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The Best Dam Breed

Definition of a Coopworth

The present recommended breeding programme to produce a Coopworth, is two (2) topcrossings by Coopworth Single Entered (S.E) rams over any other white faced wool breed or wool breed cross ewe. Alternately registered or screened Coopworth ewes may be mated to any other white faced white wooled ram to produce F1 female stock that then must be mated to a Single Entry Coopworth sire to produce eligible foundation stock. See Flock Book for further details.

F2 and F3 Rams are acceptable for entry to Registered Flocks.

Coopworth Traits

Coopworths are renowned for their high productivity in many varied farming environments from dry plains to hard hill. Weaning percentages and wool clips are consistently higher than from other breeds. Coopworth ewes are good milkers and a high percentage of lambs can be drafted at weaning if season or policy dictates.

Coopworths are bred for easy care characteristics: clean heads and points means they do not require eye-wigging and they move well. Ewes require minimum shepherding at lambing: difficult births are of low incidence, and ewes have very good mothering instinct - they seldom leave their lambs after birth. Thus the costs of production are reduced compared to many other breeds.

Coopworth Society regulations have been formulated to gaurantee genetic progress for economically important characteristics.

Key points in the regulations are:

  • All registered flocks must be performance recorded
  • Registration is performance based, not pedigree based.
  • Ewes can be screened into registered flocks if they perform outstandingly as hoggets and 2 tooths in commercial flocks. The Coopworth Society has an open flock book.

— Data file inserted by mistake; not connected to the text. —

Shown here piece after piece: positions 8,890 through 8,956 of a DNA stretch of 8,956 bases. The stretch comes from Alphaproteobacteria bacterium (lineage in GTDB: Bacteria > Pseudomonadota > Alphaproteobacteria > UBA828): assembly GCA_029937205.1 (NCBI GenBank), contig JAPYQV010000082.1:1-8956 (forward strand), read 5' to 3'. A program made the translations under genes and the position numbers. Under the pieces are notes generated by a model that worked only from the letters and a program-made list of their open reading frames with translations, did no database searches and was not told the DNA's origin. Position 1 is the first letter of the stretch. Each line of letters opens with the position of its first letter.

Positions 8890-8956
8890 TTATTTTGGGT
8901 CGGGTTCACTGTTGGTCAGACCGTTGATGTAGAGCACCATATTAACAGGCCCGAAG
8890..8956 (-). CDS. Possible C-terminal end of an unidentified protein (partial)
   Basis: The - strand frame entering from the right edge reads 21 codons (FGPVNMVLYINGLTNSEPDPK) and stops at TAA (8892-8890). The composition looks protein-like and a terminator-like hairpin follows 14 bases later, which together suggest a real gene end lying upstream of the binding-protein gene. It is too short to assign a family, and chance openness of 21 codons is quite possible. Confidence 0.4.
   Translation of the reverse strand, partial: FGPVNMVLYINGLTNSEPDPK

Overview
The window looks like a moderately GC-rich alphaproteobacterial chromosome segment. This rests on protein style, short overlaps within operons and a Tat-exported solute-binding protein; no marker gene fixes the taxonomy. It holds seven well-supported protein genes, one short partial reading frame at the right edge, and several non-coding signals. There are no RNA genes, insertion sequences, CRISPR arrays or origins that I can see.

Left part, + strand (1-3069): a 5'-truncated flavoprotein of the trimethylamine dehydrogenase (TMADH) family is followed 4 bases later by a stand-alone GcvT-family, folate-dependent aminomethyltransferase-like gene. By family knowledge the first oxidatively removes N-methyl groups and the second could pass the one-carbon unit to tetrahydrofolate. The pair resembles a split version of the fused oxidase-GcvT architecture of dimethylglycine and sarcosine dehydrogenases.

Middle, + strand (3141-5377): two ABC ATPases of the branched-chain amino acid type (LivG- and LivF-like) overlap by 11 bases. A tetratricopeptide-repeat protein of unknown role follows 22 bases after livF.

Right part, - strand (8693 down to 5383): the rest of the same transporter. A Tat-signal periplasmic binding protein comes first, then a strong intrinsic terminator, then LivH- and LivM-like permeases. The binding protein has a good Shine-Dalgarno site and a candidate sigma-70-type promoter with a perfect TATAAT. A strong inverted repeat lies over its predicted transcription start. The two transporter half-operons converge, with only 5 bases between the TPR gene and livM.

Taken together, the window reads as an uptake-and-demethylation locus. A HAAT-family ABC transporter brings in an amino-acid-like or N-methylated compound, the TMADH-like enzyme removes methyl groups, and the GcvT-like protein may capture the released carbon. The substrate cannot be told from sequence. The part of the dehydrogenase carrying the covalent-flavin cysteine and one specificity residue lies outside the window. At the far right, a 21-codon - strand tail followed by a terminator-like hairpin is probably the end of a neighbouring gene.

• Single entered rams must come from the highest ranking 15% of the flock for performance.
  • Ewes must rear 3 lambs in the first two lambings to retain registered status.
  • Ewes requiring assistance at lambing are deregistered.

Coopworth breeders have not rested on their Society's regulations. The use of sire referencing through AI and ram circling has seen dramatics lifts on production. They are to the fore in breeding for traits like:

  • FE testing to ensure flocks never have to worry about the huge economic loss this disease can cause.
  • Breeding worm tolerant sheep to reduce the need for drench.
  • Eye muscle scanning to produce the best carcass for the market
  • Wool measurements to ensure flocks are producing the best clean wool for the market
  • Ewes rearing their own weight in lambs.

Coopworth bred has had 35 years of production recording and has identified the best genes in the Coopworth.

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